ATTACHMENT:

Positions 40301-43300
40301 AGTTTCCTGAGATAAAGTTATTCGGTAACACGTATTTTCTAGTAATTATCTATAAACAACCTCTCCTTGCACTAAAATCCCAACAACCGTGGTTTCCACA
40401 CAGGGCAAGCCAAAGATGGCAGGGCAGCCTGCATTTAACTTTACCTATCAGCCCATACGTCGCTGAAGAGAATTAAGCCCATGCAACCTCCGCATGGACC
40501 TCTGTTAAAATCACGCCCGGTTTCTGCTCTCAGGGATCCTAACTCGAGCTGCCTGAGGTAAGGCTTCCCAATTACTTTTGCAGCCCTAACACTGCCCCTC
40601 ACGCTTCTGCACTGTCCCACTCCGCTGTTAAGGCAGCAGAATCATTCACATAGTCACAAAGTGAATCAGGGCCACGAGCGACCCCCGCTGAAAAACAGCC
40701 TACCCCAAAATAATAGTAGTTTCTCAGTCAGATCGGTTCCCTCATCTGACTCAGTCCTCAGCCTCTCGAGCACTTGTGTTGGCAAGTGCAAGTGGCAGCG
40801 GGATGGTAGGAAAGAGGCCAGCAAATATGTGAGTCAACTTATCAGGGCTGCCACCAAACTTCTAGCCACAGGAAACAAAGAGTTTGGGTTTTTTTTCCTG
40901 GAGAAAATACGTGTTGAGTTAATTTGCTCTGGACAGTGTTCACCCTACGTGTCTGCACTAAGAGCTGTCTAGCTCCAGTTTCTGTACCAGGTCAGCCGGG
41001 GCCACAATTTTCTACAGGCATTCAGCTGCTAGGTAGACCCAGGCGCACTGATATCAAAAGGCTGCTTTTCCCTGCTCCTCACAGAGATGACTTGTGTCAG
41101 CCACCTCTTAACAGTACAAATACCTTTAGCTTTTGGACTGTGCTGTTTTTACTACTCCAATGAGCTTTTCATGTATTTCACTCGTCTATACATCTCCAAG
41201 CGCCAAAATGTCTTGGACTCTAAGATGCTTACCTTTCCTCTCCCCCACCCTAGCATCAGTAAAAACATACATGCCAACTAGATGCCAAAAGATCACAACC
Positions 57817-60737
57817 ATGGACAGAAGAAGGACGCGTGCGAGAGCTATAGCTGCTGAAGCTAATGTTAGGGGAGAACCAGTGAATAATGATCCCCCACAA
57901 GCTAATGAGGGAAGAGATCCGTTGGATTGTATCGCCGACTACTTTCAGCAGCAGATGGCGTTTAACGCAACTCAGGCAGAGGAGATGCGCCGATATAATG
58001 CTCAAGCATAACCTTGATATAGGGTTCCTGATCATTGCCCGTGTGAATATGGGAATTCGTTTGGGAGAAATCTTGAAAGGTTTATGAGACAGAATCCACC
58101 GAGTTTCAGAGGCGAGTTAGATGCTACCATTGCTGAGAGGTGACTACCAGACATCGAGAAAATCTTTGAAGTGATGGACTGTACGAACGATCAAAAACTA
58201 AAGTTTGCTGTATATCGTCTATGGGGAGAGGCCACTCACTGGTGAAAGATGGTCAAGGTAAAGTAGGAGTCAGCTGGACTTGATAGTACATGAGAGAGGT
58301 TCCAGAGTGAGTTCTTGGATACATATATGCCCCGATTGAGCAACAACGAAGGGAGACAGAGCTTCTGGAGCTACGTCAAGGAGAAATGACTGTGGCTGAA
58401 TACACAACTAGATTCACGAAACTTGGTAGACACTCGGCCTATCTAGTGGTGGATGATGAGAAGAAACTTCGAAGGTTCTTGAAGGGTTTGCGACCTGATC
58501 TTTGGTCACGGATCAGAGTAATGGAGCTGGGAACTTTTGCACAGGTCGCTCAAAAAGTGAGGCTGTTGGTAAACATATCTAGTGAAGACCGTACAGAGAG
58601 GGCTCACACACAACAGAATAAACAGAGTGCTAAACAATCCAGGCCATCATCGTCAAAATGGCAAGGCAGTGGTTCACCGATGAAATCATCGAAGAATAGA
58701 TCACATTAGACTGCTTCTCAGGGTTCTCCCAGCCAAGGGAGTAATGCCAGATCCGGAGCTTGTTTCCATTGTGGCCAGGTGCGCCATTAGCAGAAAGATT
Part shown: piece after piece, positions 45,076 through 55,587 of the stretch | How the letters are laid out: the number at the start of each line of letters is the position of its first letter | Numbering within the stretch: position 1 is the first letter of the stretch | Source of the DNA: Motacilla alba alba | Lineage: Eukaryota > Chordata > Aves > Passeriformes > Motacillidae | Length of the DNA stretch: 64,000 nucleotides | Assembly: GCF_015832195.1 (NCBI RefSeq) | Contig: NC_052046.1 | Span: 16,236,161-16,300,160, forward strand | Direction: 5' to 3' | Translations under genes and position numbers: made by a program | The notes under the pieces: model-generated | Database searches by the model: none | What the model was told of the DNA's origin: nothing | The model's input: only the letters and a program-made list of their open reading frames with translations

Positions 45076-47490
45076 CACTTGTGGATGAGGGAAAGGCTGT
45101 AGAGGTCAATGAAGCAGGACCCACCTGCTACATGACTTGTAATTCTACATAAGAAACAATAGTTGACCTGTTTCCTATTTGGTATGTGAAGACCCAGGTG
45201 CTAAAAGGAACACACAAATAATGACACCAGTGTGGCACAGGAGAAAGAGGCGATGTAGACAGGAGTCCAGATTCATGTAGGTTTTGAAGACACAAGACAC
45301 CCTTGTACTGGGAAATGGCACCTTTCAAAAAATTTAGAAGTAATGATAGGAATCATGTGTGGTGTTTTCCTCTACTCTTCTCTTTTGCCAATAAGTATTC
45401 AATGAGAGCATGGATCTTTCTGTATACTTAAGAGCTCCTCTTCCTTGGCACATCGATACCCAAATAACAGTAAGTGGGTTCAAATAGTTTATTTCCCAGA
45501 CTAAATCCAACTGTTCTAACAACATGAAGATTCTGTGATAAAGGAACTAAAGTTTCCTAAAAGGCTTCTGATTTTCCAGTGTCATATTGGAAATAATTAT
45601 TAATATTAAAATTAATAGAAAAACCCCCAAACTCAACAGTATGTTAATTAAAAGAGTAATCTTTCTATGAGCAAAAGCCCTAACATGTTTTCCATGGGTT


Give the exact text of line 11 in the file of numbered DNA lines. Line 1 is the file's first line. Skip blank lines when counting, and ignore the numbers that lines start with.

41201 CGCCAAAATGTCTTGGACTCTAAGATGCTTACCTTTCCTCTCCCCCACCCTAGCATCAGTAAAAACATACATGCCAACTAGATGCCAAAAGATCACAACC